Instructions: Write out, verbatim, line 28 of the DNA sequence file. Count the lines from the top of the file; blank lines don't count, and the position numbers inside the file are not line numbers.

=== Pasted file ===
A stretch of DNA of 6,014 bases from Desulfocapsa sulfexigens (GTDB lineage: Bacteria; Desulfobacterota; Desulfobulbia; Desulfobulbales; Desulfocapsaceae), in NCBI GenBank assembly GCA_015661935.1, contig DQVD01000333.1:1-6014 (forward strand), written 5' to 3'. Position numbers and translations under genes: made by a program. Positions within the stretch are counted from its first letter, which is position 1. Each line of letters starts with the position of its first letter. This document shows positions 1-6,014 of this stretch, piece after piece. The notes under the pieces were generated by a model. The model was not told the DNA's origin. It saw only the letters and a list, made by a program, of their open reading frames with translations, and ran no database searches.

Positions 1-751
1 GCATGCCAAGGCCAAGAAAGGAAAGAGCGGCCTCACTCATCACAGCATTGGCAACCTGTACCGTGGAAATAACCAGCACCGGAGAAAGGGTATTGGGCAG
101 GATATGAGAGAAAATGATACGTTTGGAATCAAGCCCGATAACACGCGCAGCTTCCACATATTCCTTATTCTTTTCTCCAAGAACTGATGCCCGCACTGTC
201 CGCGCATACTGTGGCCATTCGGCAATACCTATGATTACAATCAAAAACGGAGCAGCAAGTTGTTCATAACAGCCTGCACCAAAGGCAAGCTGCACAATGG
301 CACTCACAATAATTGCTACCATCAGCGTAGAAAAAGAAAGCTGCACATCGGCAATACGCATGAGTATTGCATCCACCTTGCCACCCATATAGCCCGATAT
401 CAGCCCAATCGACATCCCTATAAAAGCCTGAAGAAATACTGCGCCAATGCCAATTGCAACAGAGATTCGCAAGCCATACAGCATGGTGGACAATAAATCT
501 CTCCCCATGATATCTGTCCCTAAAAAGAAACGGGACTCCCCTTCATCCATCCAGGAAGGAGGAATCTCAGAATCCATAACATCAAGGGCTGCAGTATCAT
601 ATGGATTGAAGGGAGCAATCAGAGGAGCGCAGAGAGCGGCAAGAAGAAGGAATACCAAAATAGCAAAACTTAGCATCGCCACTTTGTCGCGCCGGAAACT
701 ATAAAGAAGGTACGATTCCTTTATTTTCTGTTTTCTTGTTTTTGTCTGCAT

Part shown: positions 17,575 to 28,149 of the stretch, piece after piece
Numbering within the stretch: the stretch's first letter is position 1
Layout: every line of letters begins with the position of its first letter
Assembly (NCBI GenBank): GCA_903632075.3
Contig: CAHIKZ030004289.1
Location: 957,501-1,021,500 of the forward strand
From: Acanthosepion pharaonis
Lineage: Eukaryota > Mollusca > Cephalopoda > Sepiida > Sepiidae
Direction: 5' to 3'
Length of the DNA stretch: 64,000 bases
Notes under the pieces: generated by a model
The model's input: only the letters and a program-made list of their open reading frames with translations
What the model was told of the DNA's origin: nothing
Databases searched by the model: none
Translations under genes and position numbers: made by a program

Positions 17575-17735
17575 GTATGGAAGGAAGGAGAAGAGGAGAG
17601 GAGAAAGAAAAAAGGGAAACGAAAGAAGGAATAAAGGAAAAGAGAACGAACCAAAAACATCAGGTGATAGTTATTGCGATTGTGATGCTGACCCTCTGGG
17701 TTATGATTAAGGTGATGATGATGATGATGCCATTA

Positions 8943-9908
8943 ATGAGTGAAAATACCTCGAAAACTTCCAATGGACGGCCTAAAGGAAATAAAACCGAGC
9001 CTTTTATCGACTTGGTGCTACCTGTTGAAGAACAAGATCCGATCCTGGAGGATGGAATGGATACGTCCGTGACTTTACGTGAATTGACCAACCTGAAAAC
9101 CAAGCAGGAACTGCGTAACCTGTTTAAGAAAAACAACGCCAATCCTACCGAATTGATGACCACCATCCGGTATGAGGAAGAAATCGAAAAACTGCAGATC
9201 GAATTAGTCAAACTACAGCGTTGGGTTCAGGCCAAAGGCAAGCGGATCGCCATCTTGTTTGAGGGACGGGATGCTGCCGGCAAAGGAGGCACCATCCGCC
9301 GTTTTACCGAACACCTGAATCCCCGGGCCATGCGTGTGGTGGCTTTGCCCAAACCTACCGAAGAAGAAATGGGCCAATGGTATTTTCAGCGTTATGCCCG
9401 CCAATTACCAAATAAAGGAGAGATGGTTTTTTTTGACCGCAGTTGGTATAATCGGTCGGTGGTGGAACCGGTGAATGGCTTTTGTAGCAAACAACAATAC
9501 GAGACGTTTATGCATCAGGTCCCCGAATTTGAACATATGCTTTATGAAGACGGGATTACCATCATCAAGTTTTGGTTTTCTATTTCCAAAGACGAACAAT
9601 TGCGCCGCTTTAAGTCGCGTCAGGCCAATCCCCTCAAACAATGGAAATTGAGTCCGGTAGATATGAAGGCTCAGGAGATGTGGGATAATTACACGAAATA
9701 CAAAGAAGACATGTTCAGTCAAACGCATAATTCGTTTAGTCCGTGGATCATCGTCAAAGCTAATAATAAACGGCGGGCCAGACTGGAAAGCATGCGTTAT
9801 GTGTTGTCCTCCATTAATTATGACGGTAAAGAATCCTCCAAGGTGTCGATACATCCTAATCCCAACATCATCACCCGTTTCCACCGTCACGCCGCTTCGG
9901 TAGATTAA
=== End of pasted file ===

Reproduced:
17601 GAGAAAGAAAAAAGGGAAACGAAAGAAGGAATAAAGGAAAAGAGAACGAACCAAAAACATCAGGTGATAGTTATTGCGATTGTGATGCTGACCCTCTGGG